So what’s the answer? How is this mitigated? This used to be mitigated by using a long, drawn-out “waterfall” approach to software project management, where months and months, sometimes years, are spent in requirements gathering and analysis, documentation, contractual agreements guaranteeing that the agreed-upon requirements won’t change, and if/when they do it will cost the customer through-the-nose to do so. Yeah, that didn’t work.

More recently, we have attempted to mitigate this problem with an “agile” approach that welcomes change as a recognized part of the software development process. This is fine, except for the fact that change is almost never dealt with the way it should be…

An estimate is not a commitment

To my last point there, in an agile process, when a requirement change occurs, in most cases, this event should result in some kind of domino effect. A change in requirements is almost always going to impact one of two things: either the scope of the project or the schedule of the project…or both. Far too often, in my experience, this scope shuffle doesn’t happen as it should. That task gets overlooked or forgotten in favor of just “moving on and getting things done.” This mistake nearly always results in future strain when deadlines get threatened and fingers start getting pointed.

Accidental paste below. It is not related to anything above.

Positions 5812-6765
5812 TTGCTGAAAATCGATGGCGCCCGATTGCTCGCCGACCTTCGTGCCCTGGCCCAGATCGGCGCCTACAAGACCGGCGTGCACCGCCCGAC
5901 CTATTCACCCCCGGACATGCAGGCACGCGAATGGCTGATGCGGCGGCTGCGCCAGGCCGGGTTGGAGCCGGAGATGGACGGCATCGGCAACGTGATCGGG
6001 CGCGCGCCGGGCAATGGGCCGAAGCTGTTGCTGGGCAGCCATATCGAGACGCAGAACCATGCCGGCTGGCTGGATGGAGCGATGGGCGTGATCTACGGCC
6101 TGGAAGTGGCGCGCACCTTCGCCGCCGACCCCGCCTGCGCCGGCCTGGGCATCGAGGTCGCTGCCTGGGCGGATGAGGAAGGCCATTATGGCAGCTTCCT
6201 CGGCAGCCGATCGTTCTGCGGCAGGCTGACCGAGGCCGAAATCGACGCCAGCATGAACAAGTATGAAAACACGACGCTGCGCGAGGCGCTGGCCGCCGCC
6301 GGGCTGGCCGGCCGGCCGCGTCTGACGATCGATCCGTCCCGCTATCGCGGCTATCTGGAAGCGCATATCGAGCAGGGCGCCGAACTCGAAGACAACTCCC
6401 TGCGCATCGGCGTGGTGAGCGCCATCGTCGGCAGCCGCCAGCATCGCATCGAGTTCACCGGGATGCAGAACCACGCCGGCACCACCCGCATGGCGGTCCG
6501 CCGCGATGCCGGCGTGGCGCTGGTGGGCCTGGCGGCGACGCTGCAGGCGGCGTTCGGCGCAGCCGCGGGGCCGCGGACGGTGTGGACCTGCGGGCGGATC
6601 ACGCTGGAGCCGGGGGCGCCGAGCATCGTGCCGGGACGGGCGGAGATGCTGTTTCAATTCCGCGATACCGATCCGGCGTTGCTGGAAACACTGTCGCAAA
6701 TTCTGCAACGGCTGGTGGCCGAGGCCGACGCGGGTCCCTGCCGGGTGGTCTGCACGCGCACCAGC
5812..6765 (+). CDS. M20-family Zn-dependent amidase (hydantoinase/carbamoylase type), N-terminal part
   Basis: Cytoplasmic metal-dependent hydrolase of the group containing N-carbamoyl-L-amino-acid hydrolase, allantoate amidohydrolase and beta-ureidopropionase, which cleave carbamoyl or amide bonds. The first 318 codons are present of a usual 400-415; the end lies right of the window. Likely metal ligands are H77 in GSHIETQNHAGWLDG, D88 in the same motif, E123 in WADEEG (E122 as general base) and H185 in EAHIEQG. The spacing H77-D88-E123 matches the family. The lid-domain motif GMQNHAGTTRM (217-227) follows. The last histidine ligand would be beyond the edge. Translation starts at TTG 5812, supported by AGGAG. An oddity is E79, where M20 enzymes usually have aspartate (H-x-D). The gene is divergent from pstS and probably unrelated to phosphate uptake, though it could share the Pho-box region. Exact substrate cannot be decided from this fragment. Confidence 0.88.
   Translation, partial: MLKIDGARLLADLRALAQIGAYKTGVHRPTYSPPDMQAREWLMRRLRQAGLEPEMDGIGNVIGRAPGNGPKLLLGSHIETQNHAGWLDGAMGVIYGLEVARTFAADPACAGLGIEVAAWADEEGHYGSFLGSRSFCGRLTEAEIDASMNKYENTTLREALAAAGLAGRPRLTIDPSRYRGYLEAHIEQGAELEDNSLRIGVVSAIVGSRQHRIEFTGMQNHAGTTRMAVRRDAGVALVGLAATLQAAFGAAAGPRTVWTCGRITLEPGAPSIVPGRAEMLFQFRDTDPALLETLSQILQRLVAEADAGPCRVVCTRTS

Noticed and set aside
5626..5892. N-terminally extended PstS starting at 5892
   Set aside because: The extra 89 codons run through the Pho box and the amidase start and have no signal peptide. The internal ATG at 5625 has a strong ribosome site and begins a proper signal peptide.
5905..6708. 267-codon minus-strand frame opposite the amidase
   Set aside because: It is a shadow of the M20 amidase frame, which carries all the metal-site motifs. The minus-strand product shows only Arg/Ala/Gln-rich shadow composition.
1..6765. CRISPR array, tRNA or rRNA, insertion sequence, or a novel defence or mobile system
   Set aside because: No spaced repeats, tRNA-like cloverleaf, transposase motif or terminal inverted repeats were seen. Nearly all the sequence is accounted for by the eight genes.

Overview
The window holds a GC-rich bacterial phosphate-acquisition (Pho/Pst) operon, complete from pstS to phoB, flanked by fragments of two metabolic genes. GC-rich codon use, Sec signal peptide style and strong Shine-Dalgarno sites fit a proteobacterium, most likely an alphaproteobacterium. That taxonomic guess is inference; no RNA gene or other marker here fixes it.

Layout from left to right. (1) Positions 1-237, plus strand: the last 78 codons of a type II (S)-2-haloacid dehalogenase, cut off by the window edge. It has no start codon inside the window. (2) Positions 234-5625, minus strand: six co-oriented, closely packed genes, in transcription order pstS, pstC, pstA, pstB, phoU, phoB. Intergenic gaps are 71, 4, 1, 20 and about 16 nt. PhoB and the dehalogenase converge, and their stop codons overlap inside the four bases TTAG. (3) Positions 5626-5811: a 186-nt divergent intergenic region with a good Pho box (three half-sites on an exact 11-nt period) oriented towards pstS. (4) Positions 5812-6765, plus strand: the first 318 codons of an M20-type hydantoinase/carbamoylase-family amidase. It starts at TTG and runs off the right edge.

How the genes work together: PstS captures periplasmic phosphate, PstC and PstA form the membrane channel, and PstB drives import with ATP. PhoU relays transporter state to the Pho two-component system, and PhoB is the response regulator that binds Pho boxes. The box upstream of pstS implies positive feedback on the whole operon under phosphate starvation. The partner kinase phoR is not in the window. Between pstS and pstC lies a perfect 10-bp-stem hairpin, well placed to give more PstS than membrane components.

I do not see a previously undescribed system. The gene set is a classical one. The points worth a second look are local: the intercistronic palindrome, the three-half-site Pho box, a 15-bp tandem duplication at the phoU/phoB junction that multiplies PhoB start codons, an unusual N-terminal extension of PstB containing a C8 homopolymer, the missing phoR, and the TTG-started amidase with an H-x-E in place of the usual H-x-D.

Part of the problem here is the fact that in too many cases, either management, or the customer…or often both…makes the mistake (reminder: this is opinion people) of translating an estimate into a commitment. While there is unquestionably a relationship between the two, they are undoubtedly not one-and-the-same.

Besides the obvious things like scope creep (requirements change), other things that tend to not be taken into consideration when a developer/team says “we think this should take about six months” and the response is something along the lines of “oh great, then that means you could have it done by April then, right?” are things like…well, for one, life…vacations, illness, attrition (I’m sick of working under these conditions, I’m outta here), etc, etc. There’s a LOT more to consider than just the estimate that was provided.

Despite that, too often, management or the customer ends up translating the given estimate into a commitment and ultimately a delivery date, and they become so fixated on that date that they become unwilling to ever accept the possibility of not getting what they want when they want it. The unfortunate result of this is almost always friction.

So where do we go from here?

Sounds like a lot of problems, doesn’t it? Well, it is. It really is. I’m not just saying that to be dramatic. I love my job. Creating software that makes peoples lives easier is something I’ve loved doing for a long time. Despite how much I typically like my job, there’s one unavoidable aspect of doing it for a living that I’ve come to REALLY dislike: estimation.

Seriously, I hate it. NOBODY likes it. Its absolutely the worst part of the job all around. I don’t like it. The people I give estimates to don’t like it. Its just a sad time all around. Its a real bummer.

So how can we change that? Great question…and as much as I hate to say it, one that I don’t really have a whole lot of great answers to. I mean, don’t get me wrong…I have some ideas, but they’ve not been proven out, so I can’t guarantee they’ll alleviate all of our pain…plus, I’m certain there’s stuff I’m forgetting about too.

Start with realistic expectations